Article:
One way to correct these unconscious behaviours, in terms of public speaking, is to ask a colleague or a coach for feedback that helps your own self awareness.

If you have ever travelled to another country, you may have experienced the blind area firsthand. Living or working in a different cultural setting brings out your blind spot because it forces you to recognize your everyday habits and expectations. For example, a businesswoman from New York might not realize how inherently impatient she is until she travels to Spain, where life is more relaxed and less rushed, this helps people reduce the size of the blind area.

By understanding yourself better, the Open Arena in the Johari window model will be wider, as shown in the image:

This happens in everyday conversation. In all of your relationships, people notice things about your blind area that you probably do not know about yourself. You can use this to figure out what others think about you, and being open to that feedback can help you grow. To help reduce your blind spot and improve communication outside of work, you can ask your friends and family about the characteristics they see in you. Maybe even make it a game to get them to open up and show them this post about the Johari window model.

It is important to note that these things can be positive too. If you give a really great introduction to your presentation, then knowing that is a strength can help you capitalize on it in the future. Likewise, if a friend tells you that she thinks you’re a very conscientious worker, then own it and use it to your advantage.

Learning more about yourself helps people to become a more well-rounded person.

4. The Unknown area

The last panel of the Johari Window model occurs when there are things that both you and others aren’t aware of while you’re speaking to one another.

How do we know this even exists?

Well, information is always waiting to be discovered. We know this because there is always new information to be learned about ourselves, others, and the world.

For example, two coworkers Eleanor and Jack are talking about where they want to eat lunch. Eleanor asks, “Jack, do you like Nando’s?” Jack has never eaten at Nando’s, so he does not know if he likes Nando’s. Nobody knows if Jack likes Nando’s, until Jack actually tries it.

The key to this is that new experiences teach us things about ourselves and others that would not have been known otherwise. Breaking into the Unknown area pane of the Johari Window model can help us get out of our comfort zone and understand the world a bit better.

It can be a challenge to bring awareness to the emotions, stresses, feelings and thoughts that exist in the Johari Window unknown quadrant, but it’s not impossible. We’ll look at some techniques below, using the Johari Window, to promote open communication for any situation you might find yourself in.

Considerations of the Johari window model

  • Disclosure is good for you: being more in the open area leads to better communication. As more facts, emotions and motivations are brought to light, trust is built between the audience and the communicator. To learn more about what motivates you, read about theories of motivation and our motivational blog.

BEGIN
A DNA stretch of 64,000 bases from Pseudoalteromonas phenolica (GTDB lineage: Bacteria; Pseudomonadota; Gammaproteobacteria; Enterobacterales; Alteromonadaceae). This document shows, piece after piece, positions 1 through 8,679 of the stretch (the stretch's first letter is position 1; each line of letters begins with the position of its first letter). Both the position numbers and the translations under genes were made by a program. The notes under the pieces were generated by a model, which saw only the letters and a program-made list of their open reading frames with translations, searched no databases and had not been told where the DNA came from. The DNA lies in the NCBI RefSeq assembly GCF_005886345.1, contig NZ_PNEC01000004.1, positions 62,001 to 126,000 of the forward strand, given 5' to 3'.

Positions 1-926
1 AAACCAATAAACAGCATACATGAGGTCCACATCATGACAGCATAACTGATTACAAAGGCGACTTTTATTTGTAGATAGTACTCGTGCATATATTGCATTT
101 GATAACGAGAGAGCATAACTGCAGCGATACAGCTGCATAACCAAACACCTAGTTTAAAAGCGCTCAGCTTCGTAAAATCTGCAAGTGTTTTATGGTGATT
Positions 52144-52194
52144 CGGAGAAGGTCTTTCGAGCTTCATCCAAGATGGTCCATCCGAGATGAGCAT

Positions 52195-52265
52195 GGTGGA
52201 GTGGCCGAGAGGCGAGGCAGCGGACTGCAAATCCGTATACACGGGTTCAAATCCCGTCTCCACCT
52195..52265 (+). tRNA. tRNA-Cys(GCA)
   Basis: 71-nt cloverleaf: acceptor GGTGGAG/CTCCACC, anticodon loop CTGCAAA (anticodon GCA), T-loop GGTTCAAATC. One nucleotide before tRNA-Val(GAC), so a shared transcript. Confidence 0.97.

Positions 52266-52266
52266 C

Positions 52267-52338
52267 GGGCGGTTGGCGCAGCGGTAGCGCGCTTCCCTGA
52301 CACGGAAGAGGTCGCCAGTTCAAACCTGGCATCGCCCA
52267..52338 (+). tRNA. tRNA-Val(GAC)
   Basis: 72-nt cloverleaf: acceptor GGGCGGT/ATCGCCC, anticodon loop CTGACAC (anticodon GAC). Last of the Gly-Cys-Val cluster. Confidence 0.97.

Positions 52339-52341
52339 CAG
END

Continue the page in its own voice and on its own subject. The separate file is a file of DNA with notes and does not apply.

• Use common sense: while openness is a good policy, it doesn’t mean that everyone needs (or wants) to know all your intimate details. Be careful who you tell your secrets to and respect the privacy of yourself and others.
  • Be short and sweet: whether speaking to a crowd or in a one-on-one situation, only divulge what you think is important to build rapport or get your point across, have enough self awareness to know when to stop sharing or listen to the feedback from others if this is a blind spot to enable your own self discovery.
  • Fluctuations occur: over the course of even a single conversation, the window will open and retract depending on what is said or brought to attention by yourself or others.
  • Growth and improvement happens: remember that your characteristics, habits and attributes change over time. Your own communication abilities, as well as the relationships you uphold, evolve over time through self-coaching and grow as you become more in-tune with yourself and others.
  • Ask others to observe you: sometimes the only way to expand your communication window into the open arena is to ask others to watch for your habits. Doing so is a good way to eliminate the “unknown” Johari Window quadrant since both you and who you’re speaking to will become aware of the growth potential.

I hope this helps you understand the Johari Window model, open area, hidden area, blind area and unknown area. Learning the Johari model can help you become a better communicator with a much higher level of self awareness and helps you enjoy more self discovery. This is a useful tool in training setting as group dynamics and group development are hugely influenced by how open or closed people in the group are.